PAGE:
It didn’t take long to gather enough data for Oster personally to feel comfortable rendering a judgement. In October, looking at the figures in front of her, she wrote a piece in the Atlantic that concluded “schools do not, in fact, appear to be major spreaders of COVID-19.” Like Oster’s early pandemic advice, the article, the dashboard, and the conclusions became popular among parents looking for something — anything — to inform their choices. That popularity also made Oster a target: She found herself on the receiving end of backlash from teachers who felt their safety was being compromised in the rush to reopen, and from epidemiologists who thought that, as an economist, she ought to stay in her lane. Some critics said the dashboard wasn’t adequately representative (the schools that opted-in initially were disproportionately suburban and high-income); others said the numbers gave parents a false sense of security, and endangered the staff.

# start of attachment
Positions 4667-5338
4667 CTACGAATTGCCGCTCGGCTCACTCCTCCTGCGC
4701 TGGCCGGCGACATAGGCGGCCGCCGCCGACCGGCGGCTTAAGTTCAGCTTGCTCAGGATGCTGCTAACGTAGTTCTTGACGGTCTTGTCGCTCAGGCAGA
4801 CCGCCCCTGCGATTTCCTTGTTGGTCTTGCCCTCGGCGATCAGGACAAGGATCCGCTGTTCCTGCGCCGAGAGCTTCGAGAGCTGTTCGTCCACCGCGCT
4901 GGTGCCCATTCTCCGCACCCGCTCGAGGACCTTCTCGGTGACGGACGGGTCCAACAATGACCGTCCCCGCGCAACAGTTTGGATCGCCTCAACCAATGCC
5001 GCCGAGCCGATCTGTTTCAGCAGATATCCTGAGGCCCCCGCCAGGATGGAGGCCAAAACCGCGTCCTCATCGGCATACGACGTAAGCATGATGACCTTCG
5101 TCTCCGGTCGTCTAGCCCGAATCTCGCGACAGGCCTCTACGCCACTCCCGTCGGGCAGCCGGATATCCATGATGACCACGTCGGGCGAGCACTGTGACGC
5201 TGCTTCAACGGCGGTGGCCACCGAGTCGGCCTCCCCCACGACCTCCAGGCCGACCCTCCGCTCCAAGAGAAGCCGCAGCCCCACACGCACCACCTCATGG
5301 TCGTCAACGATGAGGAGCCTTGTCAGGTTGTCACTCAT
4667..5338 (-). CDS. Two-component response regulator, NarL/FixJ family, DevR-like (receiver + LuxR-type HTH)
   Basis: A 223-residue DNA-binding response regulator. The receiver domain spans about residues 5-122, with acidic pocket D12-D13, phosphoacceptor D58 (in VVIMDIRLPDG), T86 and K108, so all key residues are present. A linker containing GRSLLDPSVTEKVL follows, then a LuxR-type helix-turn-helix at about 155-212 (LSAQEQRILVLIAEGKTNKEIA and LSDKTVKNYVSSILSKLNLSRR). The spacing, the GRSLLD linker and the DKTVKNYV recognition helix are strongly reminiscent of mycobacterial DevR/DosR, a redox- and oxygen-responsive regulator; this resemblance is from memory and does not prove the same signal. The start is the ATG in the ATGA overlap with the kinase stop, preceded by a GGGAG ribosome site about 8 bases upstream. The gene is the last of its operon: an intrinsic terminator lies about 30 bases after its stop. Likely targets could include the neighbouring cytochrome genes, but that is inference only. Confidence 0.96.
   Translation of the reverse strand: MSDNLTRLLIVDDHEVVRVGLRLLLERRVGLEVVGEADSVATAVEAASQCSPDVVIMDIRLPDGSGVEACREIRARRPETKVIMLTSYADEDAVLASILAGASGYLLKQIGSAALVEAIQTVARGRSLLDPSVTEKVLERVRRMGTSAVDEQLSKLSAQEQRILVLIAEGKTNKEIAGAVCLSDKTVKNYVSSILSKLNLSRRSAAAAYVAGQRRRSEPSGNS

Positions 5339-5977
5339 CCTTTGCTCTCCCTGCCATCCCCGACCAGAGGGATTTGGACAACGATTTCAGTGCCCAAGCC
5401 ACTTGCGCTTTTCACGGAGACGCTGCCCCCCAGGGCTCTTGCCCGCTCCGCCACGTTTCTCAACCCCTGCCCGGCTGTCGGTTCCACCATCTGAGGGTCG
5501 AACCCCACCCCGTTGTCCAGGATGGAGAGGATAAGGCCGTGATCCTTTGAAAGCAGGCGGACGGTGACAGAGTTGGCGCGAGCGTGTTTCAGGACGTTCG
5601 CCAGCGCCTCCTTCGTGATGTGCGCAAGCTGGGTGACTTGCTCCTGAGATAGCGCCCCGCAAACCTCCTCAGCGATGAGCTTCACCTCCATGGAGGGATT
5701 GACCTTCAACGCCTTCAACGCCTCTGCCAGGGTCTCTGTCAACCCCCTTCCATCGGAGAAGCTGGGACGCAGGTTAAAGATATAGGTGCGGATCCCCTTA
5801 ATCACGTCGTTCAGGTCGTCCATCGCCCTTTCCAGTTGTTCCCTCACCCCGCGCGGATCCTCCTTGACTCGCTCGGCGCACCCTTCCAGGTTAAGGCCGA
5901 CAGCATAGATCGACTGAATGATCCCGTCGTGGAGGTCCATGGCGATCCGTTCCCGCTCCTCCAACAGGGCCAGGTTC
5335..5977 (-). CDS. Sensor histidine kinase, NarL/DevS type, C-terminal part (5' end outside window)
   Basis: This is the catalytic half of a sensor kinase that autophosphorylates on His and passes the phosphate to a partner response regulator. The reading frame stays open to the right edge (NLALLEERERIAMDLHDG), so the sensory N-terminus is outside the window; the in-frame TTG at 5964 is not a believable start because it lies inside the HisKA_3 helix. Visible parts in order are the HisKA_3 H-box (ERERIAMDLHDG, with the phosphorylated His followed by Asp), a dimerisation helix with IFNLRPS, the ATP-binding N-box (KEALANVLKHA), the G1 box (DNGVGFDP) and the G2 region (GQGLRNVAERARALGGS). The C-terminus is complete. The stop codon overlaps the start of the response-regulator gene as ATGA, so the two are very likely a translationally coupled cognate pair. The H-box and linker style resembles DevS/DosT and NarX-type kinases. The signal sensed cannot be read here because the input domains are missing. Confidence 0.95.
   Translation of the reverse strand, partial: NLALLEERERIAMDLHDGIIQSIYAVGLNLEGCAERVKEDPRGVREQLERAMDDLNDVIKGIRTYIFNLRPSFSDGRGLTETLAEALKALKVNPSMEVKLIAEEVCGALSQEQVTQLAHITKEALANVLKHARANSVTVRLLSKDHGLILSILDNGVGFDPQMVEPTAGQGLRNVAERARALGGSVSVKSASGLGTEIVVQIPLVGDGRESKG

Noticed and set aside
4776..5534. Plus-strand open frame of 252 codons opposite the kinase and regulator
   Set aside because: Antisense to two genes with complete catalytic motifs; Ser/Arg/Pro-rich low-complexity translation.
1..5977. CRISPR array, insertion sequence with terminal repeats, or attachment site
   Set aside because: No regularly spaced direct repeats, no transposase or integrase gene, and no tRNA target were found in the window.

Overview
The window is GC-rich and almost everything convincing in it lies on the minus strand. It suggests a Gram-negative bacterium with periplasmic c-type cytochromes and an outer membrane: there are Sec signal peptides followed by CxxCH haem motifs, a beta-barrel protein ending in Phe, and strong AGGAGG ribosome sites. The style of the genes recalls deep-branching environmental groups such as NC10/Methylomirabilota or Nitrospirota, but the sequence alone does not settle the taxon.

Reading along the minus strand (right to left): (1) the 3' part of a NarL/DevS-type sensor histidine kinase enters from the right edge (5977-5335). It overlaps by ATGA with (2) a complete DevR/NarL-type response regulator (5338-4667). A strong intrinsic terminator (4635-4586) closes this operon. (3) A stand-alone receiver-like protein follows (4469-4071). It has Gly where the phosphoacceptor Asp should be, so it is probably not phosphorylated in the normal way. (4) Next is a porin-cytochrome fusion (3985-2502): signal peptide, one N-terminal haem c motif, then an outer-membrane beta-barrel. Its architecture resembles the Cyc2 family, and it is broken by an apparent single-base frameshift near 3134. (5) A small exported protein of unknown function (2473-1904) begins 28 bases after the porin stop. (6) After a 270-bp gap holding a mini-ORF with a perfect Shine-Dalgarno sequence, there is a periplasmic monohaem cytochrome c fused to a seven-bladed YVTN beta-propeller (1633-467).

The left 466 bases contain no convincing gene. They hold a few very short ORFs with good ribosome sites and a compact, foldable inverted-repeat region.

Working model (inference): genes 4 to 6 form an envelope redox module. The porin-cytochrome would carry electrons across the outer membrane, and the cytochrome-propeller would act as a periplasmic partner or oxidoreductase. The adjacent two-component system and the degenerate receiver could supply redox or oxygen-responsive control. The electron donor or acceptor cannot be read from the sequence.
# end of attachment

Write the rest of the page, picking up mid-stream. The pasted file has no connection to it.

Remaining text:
When the Trump-appointed head of the CDC, Robert Redfield, cited the dashboard as proof that schools weren’t superspreaders, Oster was plunged into further controversy. “We just sort of went to this place where no one was willing to talk about the reality,” Oster says. “It was like anybody who said anything like, ‘Hey, kids need to go to school,’ is a right-wing nut job.”